Live animal webcams are ever more popular and non-profits are leveraging their popularity to help educate the masses.
The current cam-craze began with the DCEaglecam.org in Washington D.C.
The employees at the 62 Avenue St. Pete branch of Achieva Credit Union named the popular shorebirds Jack and Diane. Their previous nest was sitting atop a bank sign low to the ground and at the corner of a large intersection.
It was very dangerous for the birds. They were recently moved with help of the Audubon Society.
Diane, a mom-to-be, is now caring for the eggs, and they could hatch soon.
Sounds familiar right?
Last week, the nation went crazy for a giraffe cam in New York. April the giraffe is still waiting to give birth to a baby.
At its peak, the cam had about 30 million people watching online. It's the images that everyone wants to see online. (At this writing, the feed is offline)
You can find others just like the eagle/giraffe/osprey cams right here in Florida.
The Save the Manatee Club has two web cams at Blue Springs State Park just northwest of Orlando. Its co-founders are former Governor Bob Graham and famous singer-songwriter Jimmy Buffet.
They had about 53,000 unique viewers in 2016 from as far away as Australia. The group's executive director Patrick Rose said it's not just about the page views. The web cams are a great vehicle for education and research.
"They'll (viewers) also see that a vast majority of manatees have scars on them from the propeller injuries and hits that they've encountered,” explained Rose. “So it's something they see that they wonder what's that about and then they learn more."
In Tampa, Big Cat Rescue gets millions of hits on multiple webcams.
Some are powered by Explore.org, which hosts dozens of other animal cams across the country and beyond.
Altogether, Big Cat Rescue has racked up more than 13.8 million page views.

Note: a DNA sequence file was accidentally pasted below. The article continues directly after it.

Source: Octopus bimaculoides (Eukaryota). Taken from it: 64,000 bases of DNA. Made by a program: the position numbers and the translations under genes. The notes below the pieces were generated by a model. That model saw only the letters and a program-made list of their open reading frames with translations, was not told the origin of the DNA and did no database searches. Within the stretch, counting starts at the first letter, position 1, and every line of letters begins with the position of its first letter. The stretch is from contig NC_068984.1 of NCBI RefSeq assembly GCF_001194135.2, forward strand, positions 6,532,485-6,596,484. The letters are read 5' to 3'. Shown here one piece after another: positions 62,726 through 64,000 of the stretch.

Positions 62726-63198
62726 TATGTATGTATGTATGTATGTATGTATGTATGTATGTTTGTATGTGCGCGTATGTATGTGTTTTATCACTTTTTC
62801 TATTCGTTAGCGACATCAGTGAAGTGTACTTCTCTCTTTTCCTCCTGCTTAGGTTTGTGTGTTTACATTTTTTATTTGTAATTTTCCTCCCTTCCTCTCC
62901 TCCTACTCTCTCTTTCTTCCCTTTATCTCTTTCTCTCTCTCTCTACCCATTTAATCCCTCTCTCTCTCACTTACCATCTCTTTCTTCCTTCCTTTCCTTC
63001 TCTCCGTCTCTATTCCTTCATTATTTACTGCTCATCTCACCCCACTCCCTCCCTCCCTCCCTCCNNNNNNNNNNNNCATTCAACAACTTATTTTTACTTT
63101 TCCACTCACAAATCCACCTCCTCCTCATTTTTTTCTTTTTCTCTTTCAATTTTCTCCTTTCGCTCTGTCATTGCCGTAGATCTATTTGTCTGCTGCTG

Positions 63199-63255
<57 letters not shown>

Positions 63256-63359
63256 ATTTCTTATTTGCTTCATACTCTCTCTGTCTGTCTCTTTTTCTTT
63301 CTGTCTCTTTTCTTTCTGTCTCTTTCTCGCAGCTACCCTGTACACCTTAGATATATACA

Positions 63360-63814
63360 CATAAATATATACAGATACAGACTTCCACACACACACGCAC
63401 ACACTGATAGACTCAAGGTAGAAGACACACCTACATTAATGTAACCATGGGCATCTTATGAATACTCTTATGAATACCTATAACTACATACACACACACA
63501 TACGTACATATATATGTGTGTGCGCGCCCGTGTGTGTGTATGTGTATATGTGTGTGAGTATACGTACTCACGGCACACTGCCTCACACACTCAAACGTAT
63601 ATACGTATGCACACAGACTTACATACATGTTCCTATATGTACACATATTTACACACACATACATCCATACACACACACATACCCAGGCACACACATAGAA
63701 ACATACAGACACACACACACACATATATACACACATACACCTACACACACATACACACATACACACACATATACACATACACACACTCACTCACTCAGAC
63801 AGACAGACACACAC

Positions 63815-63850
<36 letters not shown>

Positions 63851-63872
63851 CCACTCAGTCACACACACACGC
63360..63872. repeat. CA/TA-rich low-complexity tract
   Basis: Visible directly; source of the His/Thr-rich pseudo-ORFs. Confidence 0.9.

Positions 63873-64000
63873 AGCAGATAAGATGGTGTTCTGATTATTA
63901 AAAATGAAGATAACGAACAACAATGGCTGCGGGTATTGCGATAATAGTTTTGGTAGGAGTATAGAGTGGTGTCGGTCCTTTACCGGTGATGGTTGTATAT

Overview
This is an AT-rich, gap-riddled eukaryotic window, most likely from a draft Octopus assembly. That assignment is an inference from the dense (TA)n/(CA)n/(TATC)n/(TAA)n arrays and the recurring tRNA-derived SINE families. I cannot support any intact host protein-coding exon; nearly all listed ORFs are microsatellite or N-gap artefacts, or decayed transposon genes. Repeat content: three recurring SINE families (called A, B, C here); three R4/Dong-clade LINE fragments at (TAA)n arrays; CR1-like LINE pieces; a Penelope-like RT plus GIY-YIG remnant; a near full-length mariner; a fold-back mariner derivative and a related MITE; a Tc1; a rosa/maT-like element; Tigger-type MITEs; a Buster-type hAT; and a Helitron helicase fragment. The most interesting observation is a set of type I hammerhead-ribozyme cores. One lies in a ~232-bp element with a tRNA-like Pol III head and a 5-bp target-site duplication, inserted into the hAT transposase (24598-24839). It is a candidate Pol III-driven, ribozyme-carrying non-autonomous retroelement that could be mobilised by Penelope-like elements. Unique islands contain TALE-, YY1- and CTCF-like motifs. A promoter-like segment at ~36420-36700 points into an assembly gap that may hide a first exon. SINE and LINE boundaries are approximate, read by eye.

Another cam in Tampa Bay is the Snooty cam. Snooty the manatee received about 64,000 page views last year. Views peak on his birthday.
A new web cam just came live in the last five days in St. Augustine. You can watch the alligators at Alligator Farm and at night time they turn the camera on the roseate spoonbills which are winter nesting.
One of the most popular live animal webcams in Florida is the Winter cam at the Clearwater Marine Aquarium.
CMA Director David Yates said people can't stay away from them and they're easier than ever to set up.
"If somebody's there watching you live, do what you do, that takes it to a whole other level from the engagement perspective,” said Yates. “So for us and any other non-profit or any organization whether you're us, Coke or Apple...show people what you do and it's not that expensive."
Yates said you can get started for as low as $100.
The Winter cam launched with one unit in 2010 before the release of the first Dolphin Tale movie. Now they have nine web cams that have garnered more than 51 million views in the last three years.
Yates advises other non-profits to get engaged through technology.
"Find the most compelling part of you work, whatever that is and show it,” said Yates. “If you're helping kids, if you're helping animals, if you're out there cleaning beaches, show people and get them there live."
When did the cam craze all begin?
According to one website which claims to be the first to stream animals, it was in 1994 with a fish tank inside the offices of a young web company called Netscape.